This week I finally gave into the notifications that had been building in my inbox and I logged on to LinkedIn. I figure if we’re going to try and build something with Traversity then we have to actually tell people about it.
LinkedIn, just like any other social media or portfolio/cv sharing situation tends to offer a pretty skewed version of your career development. It shares the positions you held, the awards you won, the grants that were successful. It tells the story of a journey without failures.
My reflection on this is that it’s useful to share these things more openly than we do. Useful to our peers in putting their own experiences into perspective. Useful to ourselves in reflecting on the experience and the learning opportunities that came from them.
I’m not going to go so far as to share a detailed list with you as I suspect it would be pretty boring, but I will share a few highlights…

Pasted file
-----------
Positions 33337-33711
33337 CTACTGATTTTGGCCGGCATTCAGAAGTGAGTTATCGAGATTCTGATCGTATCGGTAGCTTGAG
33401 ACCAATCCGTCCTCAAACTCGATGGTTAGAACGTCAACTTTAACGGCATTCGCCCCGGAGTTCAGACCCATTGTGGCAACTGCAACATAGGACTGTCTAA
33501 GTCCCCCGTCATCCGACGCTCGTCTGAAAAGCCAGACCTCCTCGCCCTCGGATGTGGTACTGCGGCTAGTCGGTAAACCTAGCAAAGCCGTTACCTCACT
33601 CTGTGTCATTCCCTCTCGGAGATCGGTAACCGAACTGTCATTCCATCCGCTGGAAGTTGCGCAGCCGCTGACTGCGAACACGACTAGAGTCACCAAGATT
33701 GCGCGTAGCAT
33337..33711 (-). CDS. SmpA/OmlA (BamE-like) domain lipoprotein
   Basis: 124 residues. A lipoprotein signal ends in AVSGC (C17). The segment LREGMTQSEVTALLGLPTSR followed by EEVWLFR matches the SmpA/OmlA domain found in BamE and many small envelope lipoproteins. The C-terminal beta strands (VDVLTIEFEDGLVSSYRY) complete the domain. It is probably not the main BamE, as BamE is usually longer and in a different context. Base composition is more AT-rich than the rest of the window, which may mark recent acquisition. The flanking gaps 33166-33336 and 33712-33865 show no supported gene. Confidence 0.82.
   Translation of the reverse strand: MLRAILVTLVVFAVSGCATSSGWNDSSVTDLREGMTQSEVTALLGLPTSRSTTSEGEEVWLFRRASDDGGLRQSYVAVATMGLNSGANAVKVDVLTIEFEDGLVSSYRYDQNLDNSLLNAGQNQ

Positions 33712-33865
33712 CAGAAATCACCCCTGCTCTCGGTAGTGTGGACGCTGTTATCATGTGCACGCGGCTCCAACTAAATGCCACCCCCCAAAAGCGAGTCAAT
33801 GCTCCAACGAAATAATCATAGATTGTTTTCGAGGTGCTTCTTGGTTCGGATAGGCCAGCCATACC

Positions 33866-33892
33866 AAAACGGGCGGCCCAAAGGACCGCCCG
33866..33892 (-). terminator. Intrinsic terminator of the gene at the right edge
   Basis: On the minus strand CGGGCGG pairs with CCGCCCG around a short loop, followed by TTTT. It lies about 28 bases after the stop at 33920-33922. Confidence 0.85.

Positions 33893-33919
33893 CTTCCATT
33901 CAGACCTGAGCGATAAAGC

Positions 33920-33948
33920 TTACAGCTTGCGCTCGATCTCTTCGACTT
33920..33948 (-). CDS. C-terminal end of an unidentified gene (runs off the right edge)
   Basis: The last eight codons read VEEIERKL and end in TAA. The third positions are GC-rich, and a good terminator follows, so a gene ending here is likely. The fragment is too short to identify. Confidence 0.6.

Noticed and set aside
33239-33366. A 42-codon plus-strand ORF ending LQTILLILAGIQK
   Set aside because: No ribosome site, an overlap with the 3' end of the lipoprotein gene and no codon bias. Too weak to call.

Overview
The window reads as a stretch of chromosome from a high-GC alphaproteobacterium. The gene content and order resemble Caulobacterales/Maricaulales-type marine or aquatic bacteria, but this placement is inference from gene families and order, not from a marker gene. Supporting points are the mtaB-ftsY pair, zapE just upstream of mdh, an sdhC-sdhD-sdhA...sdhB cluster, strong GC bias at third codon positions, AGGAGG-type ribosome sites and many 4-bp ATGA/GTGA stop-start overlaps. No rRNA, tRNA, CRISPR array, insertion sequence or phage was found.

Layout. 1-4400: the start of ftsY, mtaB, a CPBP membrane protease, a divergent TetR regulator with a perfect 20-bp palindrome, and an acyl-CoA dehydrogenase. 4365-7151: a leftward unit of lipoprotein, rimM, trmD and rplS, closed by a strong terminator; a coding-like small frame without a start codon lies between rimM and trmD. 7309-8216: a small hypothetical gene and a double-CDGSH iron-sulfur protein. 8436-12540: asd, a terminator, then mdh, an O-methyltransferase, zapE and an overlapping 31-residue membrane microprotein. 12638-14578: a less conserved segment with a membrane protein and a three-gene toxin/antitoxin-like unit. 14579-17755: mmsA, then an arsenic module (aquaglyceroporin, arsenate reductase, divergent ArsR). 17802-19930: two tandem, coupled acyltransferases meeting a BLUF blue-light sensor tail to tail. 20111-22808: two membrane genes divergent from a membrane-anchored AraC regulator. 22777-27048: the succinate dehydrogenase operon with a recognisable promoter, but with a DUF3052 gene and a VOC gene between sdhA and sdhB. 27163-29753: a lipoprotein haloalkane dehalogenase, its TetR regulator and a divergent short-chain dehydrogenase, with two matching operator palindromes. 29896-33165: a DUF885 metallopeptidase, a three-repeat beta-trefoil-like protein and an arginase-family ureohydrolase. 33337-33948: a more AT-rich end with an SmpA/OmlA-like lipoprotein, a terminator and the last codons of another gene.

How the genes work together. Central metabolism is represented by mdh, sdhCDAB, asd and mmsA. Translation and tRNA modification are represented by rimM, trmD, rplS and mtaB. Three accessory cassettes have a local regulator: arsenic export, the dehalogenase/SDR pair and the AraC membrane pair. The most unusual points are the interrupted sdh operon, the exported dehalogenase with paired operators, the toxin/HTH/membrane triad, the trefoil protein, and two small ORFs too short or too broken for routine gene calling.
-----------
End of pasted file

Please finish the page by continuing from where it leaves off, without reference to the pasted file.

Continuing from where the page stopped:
- with two exceptions, the rest of the jobs I’ve applied for I either haven’t got or I was the only applicant. The failures were a mix of longshots, difficult losses and near misses.
- my first submission of a peer reviewed article received two positive sentences from reviewer one and seven pages detailing more than 30 specific points to address from reviewer 2. This left me thinking that reviewer 2 was a bit of a dick, but it did make me revisit how I was trying to communicate my message which led to an improved paper.
- I once had to push to pull the pin on the implementation of a clinical software solution which had been funded by charitable donations. I tried really hard to make it work, but I couldn’t. It taught me that sometimes it’s better to accept subject costs rather than never quitting at any cost.
Without these experiences I never would have taken this risk on what could turn out to be an epic fail of trying to get this whole Traversity thing going. I’m not saying this to be self deprecating, more to say that even though risks don’t always go your way I still think they’re worth the opportunity for growth.
What failures have helped to make you what you are today?